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5 Uninteresting Facts About Inflation


Inflation has always been a hot topic in Singapore. A high inflation rate is frowned upon because it eats away our annual increment and lowers our real income.

The Consumer Price Index (CPI) is frequently seen as a proxy for inflation measurements. We take a look at 5 interesting facts about the CPI that you may not have known about.

1. It is remarkably extensive

For those who fell asleep during Economics class, CPI is computed by tracking the prices of a basket of goods and services that are deemed representative of the purchases made by the majority of households.
There are 8 categories that make up the CPI. They are Food, Clothing & Footwear, Housing, Transport, Communication, Education & Stationary, Health Care, and Recreation & Others.

The categories are also further subdivided; for example, “Clothing and Footwear” is split into items like “Men’s Outer Clothing (0.6%), Women’s Outer Clothing (1.27%), Men’s Footwear (0.25%), Women’s Footwear (0.34%) and Children’s Footwear (0.07%)”, among others.

2. It is localised

Every country has its own CPI customised to suit the tastebuds of its people, literally.

Within the main category of “Food” includes the sub-group of “Vegetables” which consists of common vegetables such as “Chinese kale, Kang kong, Taiwan peh chye, Baby bok choy, Eggs plants, Tau pok, Assorted yong tau hoo and red, green and black bean”, among others.

There are a total of 66 different vegetables included in the list and we are pretty sure most people have not eaten all 66 types of before.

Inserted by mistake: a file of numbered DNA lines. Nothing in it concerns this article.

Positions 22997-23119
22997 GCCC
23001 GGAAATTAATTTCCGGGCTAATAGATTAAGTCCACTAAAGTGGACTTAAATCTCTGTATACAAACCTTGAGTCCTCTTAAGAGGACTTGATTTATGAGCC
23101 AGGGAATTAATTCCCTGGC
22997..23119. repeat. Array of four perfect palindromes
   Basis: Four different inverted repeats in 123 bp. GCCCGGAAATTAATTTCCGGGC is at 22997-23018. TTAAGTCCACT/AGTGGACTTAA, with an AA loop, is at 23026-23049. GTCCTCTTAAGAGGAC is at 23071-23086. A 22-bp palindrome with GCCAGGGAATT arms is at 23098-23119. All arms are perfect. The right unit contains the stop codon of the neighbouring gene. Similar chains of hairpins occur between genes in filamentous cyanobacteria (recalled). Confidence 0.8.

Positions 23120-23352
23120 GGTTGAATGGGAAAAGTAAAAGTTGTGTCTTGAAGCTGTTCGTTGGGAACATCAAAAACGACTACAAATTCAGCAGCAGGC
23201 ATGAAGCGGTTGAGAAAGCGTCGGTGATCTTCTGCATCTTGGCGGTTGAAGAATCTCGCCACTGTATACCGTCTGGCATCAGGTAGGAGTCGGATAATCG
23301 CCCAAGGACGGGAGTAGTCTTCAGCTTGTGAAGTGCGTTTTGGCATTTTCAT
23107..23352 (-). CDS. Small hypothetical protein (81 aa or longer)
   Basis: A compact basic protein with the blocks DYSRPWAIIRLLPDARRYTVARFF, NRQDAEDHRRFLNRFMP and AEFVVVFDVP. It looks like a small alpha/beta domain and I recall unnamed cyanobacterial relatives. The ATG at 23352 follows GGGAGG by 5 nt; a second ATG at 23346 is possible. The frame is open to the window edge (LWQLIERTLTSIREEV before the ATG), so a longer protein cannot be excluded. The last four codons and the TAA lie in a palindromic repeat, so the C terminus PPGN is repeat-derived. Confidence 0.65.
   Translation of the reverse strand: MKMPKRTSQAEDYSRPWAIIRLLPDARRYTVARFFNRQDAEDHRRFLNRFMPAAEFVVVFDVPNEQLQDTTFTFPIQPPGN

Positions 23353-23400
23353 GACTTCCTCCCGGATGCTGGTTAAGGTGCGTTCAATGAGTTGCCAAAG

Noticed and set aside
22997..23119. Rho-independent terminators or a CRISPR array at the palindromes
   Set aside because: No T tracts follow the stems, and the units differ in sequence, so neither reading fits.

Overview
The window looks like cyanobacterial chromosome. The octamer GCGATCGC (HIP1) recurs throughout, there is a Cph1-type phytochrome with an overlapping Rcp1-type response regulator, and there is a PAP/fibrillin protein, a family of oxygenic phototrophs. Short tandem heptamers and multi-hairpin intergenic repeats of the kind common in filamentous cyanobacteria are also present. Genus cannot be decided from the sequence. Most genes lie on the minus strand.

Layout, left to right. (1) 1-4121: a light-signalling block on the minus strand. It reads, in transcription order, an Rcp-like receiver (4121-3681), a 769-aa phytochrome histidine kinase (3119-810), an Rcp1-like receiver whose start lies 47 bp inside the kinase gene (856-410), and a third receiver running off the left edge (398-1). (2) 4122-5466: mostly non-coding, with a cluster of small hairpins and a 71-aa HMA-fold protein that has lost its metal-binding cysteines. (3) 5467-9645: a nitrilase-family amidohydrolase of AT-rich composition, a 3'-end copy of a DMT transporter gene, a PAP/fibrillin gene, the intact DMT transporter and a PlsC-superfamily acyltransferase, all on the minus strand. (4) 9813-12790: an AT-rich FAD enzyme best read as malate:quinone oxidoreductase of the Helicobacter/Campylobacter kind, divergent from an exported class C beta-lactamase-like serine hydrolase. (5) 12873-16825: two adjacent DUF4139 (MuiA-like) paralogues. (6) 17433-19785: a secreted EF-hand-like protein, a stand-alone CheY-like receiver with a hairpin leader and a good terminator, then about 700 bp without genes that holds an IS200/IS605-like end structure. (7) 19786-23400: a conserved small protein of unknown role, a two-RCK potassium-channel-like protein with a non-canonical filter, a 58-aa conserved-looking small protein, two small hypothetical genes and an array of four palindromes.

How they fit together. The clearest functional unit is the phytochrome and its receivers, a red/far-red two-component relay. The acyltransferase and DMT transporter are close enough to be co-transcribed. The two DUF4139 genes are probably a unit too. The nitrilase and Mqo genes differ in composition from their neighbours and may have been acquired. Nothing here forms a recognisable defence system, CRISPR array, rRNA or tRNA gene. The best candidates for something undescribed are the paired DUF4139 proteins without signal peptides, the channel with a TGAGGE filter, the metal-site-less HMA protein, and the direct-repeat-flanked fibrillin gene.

Other local delights within the category of Food includes instant noodles, kuning (the nasi lemak fish), ikan bilis, salted & preserved eggs, dried longans, kaya, bak kwa & dim sum.

3. Housing is the largest component of the CPI

Singaporeans generally spend the largest proportion of their household income on their houses thus it is no surprise that housing expenses is the largest component of the CPI (25.5%).

Within that, 15.6% comes directly from the item “Owner-Occupied Accomodation”, which is also the single largest item from any categories within the CPI.

“Owner-Occupied Accomodation” measures the rental rates of homes rather than actual prices that owners pay for their homes.

This is strange considering that most Singapore households are homeowners and one would logically think it is more relevant to be using home prices instead of rental rates to compute the CPI.

4. Your hobbies are included.

The Department of Statistics did not forget about the costs associated with the finer things in life.

Some of the most common hobbies & forms of leisure are included in the CPI.

  • Cinema & Entertainment Fees (1.19%) – Includes admission charges to cinemas, concerts, places of interest, karaoke lounges & nightclubs.
  • Television Subscriptions (1.18%) – cable TV, DVDs rental.
  • Animals and Pets (0.19%) – Aquarium fish, food for pets, dog’s collar, treatment fee for dogs & cats.
  • Seeds, Plants & Flowers (0.1%) – Potted plants, cut flowers, gardening accessories.
  • Holiday Expenses (4%) – Packaged and non-packaged tour, booking of hotels.

5. The CPI is adjusted every 5 years.

To better reflect the ever-changing needs of society, the CPI is reviewed and re-adjusted every 5 years. During the review, the basket of goods and services along with their respective weightages will be adjusted.

The last CPI adjustment was done in 2009 implying that the next adjustment would be done in 2014. This also means that CPI comparison today can only be compared back until 2009. Any period before 2009 will be biased as it would be utilising a different basket of goods and services.

If you are keen to find out more in details on the CPI, do take a read up on published paper from the Department of Statistics!

This article was written for and first appeared on Mothership.sg.

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